I'm aware of three individuals with problems on trips I have led but I've answered with respect to the only one which did precipitate a crisis. It is worth prefacing it with the (obvious) observation that this is the rare exception — most such students cope admirably; in fact I'm sure most students with these problems never even come to our attention.
Residential and overseas (but not remote in culture from the UK), one week.
Almost incessant weeping, and lots of talk about low self-esteem, inability to cope, fear, and generally depressive. No explicit mention of suicidal feelings, but the depression was clearly becoming more extreme over the 48 hours which the student spent on the trip.
Yes, but not manifested in such an extreme form before — the student is believed to have cyclical clinical depression, but had not sought diagnosis.
To student concerned: individual support and discussion of the various options, plus several phone calls home, where both the student and I discussed the situation with their mother. We then agreed that the best option for the individual, for the project group, and for the staff, was that the student should return home early. The airline used was very helpful in terms of looking after the student since we couldn't send a member of staff. With the student's agreement, I did tell them about the very distressed state.
To her project group: discussion about how the situation was affecting them, both personally and academically. They were quite supportive of the individual, but also concerned that they couldn't really help, and that the tension was making some of them feel under a lot of stress. I had regular contact with them for the rest of the trip, and together we negotiated how work should be divided up between all of them.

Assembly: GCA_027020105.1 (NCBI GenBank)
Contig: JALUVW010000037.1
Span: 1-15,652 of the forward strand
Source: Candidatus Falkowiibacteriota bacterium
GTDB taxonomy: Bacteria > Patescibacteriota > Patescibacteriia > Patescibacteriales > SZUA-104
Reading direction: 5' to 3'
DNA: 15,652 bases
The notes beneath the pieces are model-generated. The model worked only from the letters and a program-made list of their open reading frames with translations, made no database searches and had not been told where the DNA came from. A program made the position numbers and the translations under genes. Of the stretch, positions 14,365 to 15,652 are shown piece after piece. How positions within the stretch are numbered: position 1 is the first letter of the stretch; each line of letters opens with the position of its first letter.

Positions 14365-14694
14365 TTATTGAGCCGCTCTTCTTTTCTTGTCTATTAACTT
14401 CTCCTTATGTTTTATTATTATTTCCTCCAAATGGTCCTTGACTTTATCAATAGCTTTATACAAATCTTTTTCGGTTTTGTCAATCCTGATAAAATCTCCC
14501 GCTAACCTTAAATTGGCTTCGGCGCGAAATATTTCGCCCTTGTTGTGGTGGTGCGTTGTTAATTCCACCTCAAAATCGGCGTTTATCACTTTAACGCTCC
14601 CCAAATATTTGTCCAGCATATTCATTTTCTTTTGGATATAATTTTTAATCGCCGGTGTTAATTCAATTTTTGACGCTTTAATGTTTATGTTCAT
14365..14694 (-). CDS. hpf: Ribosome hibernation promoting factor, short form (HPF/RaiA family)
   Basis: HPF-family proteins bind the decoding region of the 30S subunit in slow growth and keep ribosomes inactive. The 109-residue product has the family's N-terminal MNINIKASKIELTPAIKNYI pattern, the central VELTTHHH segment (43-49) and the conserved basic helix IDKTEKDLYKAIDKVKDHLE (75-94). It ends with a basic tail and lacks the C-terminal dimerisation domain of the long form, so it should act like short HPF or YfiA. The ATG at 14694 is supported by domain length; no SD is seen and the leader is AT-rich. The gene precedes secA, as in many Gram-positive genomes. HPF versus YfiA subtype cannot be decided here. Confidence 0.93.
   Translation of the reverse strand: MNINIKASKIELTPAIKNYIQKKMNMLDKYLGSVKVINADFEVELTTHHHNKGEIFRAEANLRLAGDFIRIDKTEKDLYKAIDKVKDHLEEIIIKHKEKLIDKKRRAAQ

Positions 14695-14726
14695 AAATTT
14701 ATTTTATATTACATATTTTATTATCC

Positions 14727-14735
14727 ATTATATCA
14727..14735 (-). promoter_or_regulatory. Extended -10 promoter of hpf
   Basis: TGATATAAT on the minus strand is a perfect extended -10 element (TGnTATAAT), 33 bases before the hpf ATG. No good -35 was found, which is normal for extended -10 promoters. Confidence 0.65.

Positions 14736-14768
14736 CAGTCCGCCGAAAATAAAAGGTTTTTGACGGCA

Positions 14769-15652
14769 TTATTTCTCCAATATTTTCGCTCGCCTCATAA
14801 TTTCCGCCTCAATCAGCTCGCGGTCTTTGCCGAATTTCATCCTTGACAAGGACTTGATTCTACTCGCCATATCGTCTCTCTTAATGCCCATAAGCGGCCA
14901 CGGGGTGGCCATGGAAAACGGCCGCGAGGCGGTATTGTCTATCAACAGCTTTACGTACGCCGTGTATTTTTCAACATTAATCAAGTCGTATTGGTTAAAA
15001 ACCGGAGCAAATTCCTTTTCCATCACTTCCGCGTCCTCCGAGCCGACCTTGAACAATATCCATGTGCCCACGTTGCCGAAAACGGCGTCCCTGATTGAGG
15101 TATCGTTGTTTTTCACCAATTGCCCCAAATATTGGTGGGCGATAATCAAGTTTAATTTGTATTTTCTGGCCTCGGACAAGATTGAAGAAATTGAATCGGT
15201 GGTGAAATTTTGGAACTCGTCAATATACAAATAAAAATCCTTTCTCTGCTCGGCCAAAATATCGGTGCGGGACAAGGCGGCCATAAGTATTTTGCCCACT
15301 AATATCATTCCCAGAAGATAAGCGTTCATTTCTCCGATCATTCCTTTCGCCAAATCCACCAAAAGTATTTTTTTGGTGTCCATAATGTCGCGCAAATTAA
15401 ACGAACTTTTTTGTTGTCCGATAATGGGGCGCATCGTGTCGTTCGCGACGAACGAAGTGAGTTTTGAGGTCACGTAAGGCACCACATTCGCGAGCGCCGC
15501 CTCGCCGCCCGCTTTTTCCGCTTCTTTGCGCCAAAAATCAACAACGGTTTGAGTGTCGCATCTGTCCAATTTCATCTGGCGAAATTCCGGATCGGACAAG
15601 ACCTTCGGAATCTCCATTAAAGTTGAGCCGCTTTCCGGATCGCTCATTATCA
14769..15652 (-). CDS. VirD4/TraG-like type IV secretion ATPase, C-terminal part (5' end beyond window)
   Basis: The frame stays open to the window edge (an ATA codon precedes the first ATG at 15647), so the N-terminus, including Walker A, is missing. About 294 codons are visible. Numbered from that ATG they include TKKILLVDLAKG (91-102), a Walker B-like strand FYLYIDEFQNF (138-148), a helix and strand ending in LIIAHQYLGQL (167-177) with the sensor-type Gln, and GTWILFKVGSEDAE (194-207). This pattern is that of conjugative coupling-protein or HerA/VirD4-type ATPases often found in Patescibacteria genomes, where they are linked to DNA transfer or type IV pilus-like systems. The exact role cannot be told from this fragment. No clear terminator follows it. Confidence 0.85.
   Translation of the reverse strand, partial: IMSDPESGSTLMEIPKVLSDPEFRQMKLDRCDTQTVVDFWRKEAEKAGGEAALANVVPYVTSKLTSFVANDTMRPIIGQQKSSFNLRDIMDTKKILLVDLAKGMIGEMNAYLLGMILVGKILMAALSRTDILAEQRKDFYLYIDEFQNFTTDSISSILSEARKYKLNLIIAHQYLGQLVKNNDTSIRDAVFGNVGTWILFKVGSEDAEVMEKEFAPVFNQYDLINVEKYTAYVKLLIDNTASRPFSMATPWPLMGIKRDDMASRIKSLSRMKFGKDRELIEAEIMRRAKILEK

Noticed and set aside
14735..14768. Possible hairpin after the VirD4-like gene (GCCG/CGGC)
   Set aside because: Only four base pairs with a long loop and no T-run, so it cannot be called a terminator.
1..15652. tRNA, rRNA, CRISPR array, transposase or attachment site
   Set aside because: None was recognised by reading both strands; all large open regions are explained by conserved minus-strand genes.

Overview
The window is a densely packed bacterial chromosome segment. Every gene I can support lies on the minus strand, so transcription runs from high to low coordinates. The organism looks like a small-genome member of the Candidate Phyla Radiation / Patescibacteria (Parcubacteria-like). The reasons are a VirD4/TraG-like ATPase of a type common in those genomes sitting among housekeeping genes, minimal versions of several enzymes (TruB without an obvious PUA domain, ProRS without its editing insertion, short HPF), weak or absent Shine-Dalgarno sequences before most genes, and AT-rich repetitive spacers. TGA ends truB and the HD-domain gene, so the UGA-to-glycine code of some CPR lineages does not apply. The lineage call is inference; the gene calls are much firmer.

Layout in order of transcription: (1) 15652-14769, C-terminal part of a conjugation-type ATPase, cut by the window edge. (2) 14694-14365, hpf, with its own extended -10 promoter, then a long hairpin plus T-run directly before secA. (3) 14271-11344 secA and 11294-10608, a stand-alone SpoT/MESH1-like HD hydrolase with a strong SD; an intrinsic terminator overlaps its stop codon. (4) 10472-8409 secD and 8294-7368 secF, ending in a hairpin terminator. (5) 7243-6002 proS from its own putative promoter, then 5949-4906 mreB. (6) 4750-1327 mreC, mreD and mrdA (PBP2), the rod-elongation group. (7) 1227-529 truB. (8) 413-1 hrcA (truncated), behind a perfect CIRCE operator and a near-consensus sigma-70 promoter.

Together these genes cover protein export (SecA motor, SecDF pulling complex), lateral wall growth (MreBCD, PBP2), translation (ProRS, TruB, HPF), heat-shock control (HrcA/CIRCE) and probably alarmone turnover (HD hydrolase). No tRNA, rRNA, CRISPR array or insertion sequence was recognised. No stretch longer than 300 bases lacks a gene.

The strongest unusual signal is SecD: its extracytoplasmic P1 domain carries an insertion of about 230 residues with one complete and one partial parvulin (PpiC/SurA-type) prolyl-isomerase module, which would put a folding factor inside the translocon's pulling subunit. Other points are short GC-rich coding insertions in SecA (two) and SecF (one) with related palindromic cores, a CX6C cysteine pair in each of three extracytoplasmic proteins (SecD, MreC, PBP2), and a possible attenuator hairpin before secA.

To the wider group: a brief announcement that the student had to go home early because of illness — made at the normal evening briefing of administrative issues.
The trip comes at the end of the vacation, and the student joined the trip abroad. This made it impossible to check the student's condition before leaving, even though I knew they were seeing a counsellor. Fortunately the student was known to the project group, which included mature students. This helped in the crisis and with their response in the aftermath. Due to the potential risks of keeping the student on the field trip — risks to their health, the stress it placed on the project group, and the relationship of the student concerned to the wider group, and due also the amount of my time which was being absorbed in coping with the situation — I think I was right to arrange for them to leave.
Had the student agreed to see a doctor beforehand, and been able to get their mood swings under better control, then the situation wouldn't have arisen, or not so extremely. Had we had an extra member of staff to support the student, the demands on my time would have been less, but I'm not sure whether it would have made the student any less distressed. In any case, without the student's condition being registered as a disability I doubt that we could have secured the necessary extra funding for this. I feel that this is quite an important issue in cases such as this one.
Page updated 14 December 2001
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© Geography Discipline Network/authors, 2001
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